ending transport syndicates

Drivers and helpers still in want of appointment letters

Published On: December 13, 2018 03:30 AM NPT By: PAWAN KHANAL

KATHMANDU, Dec 13: Transport entrepreneurs are required to produce appointment letters, one of the key requirements set by the government, of its staff including drivers and helpers when applying to register as company. But even after months of introduction of such provision, drivers and helpers in the sector have been found to be working without appointment letters.

A quick survey carried out by Republica in the center of the city showed that the transport personnel did not have appointment letters, which gives them job security and ensures basic salary as well as bonus payments. Of the ten people surveyed, none was given an appointment letter. Three of them were clueless what an appointment letter stood for.

However, the Department of Transport Management claimed that all transport entrepreneurs who have converted into company-based operation have presented valid appointment letters of their staff.

When asked about an appointment letter, Sunil Chhetri, a helper of a bus operating on Kathmandu-Nagdhunga route, said: "What is an appointment all about?" Chhetri, 21, said his bus was still operating under a transport committee, which till now has defied the government's call to change into a company.

Similar is the story of Deepak Shrestha, a bus driver of Banepa-Panauti route. "All the time, the government has been talking about protecting rights of the transport workers. But as always, there has been a huge mismatch between the words and actions. We do not have any hope from the government,” a visibly frustrated Shrestha said.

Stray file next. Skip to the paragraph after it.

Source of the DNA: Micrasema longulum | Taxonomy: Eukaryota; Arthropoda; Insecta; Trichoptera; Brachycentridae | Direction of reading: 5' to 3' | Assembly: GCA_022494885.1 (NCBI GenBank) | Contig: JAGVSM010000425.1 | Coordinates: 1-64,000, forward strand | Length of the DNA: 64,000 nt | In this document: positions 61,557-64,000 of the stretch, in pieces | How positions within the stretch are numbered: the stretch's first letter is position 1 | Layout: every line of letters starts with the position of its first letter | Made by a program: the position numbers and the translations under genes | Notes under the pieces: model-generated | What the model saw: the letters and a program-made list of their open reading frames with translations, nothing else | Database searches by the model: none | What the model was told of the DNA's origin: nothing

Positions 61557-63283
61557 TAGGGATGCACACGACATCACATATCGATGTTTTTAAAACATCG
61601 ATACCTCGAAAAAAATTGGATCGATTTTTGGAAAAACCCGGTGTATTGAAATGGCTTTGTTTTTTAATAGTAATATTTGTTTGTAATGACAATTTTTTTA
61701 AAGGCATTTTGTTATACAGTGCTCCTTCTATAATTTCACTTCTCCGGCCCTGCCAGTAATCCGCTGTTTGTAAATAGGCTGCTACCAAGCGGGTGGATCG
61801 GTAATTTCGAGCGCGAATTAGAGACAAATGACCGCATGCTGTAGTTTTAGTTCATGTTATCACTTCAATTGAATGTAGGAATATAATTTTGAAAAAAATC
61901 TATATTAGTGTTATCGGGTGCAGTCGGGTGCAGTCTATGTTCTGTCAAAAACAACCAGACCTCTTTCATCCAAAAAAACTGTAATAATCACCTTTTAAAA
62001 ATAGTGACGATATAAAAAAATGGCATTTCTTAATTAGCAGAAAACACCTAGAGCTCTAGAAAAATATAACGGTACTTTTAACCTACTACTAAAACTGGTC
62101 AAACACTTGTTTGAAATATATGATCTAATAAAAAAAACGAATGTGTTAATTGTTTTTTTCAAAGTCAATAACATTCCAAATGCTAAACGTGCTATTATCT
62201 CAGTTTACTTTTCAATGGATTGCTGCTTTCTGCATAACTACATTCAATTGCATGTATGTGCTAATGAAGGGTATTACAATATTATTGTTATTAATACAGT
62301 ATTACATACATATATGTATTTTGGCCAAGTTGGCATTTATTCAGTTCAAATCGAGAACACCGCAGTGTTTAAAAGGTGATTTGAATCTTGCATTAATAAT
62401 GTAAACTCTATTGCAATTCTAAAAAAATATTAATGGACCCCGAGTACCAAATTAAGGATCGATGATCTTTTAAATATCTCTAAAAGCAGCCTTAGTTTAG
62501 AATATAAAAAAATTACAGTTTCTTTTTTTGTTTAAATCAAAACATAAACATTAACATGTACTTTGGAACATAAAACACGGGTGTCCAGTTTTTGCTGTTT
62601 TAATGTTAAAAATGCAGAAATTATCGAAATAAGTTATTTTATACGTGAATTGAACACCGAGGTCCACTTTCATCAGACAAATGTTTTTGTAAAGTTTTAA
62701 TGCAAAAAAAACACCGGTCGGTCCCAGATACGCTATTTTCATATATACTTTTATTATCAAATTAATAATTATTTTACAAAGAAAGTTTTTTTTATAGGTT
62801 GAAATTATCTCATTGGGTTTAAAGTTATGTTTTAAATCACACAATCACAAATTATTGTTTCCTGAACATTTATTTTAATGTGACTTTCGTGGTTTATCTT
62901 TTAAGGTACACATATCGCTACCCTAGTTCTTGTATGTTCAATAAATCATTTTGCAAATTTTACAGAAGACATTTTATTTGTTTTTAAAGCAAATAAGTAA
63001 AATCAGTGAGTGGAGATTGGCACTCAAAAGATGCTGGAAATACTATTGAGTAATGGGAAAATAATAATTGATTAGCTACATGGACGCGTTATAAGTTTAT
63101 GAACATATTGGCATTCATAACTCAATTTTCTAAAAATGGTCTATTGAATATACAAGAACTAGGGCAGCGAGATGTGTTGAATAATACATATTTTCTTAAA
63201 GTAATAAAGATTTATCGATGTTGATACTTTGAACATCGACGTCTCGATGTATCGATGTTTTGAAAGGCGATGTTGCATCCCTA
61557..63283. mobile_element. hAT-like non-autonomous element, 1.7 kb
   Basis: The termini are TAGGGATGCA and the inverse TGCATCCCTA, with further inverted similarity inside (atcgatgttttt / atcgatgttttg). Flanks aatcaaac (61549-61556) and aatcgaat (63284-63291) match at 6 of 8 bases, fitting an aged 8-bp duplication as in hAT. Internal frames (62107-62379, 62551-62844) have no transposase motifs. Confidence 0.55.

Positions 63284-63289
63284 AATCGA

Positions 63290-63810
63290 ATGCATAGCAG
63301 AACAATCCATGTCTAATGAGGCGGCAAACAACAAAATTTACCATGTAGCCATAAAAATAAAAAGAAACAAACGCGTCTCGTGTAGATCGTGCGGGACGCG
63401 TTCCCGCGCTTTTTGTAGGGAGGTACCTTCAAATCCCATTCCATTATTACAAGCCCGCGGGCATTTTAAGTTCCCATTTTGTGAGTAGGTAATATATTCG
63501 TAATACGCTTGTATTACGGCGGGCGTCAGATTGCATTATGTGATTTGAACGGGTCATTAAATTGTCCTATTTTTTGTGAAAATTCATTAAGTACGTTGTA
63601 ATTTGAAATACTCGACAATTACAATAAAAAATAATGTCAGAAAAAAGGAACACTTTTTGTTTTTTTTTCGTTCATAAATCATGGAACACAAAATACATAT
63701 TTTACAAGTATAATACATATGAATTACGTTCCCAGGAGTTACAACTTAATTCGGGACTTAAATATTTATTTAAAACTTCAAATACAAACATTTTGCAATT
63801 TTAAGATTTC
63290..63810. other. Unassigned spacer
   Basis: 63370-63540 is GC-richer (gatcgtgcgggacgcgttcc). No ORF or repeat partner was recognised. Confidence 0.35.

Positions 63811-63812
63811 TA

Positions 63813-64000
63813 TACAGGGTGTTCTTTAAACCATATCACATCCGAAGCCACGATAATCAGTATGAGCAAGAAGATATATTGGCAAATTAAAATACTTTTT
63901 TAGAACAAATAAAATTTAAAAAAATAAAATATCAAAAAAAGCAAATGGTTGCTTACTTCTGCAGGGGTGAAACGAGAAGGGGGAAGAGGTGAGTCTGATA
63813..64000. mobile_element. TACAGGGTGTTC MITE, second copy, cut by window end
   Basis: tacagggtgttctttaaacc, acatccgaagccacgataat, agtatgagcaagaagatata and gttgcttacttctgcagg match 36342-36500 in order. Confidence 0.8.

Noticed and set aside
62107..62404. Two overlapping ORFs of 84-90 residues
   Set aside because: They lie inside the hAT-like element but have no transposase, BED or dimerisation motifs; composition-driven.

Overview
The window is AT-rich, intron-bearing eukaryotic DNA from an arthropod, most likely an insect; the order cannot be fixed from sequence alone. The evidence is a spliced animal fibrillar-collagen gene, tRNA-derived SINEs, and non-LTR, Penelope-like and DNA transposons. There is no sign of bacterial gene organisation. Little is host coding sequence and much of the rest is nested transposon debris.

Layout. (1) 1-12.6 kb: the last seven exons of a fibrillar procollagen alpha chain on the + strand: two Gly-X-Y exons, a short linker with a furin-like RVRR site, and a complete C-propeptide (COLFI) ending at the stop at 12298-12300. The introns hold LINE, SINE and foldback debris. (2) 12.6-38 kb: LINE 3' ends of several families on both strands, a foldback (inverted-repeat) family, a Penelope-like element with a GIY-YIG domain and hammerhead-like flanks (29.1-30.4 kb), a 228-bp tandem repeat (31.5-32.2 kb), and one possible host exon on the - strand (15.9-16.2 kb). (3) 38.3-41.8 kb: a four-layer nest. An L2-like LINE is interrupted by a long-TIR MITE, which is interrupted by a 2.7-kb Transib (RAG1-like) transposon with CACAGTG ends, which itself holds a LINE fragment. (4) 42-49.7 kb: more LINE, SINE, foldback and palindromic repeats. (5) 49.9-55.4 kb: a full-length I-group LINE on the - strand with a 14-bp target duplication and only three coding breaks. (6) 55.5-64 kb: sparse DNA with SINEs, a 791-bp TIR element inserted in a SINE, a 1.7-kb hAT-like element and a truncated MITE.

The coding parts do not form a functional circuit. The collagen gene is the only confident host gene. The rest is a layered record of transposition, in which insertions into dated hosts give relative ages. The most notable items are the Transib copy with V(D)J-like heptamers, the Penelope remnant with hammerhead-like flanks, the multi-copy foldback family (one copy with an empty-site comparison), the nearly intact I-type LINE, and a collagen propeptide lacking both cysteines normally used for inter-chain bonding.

In order to end syndicate in the transport sector, the department had issued a notice in April to private transport operators to register as a company by July. The deadline was later extended to December due to gross negligence by the private operators. The government had taken the step when the private operators defied cooperating with the government to regulate public transportation.

Whether the government will strongly pursue its promise to ban all transport operators who have not complied with the new rule is not known yet. Nonetheless, early signs are positive. As of Wednesday, 2,800 committee-based operations have registered as company-based operations, which means 7,500 public vehicles are eligible to operate after December 16.

Gokarna Prasad Upadhyaya, information officer at the department, said: "The new government policy will help formalize the operations of transport companies. It will register drivers and helpers under the social security scheme once a practical framework is established by concerned departments, and enable the tax authorities to track tax records of all companies."

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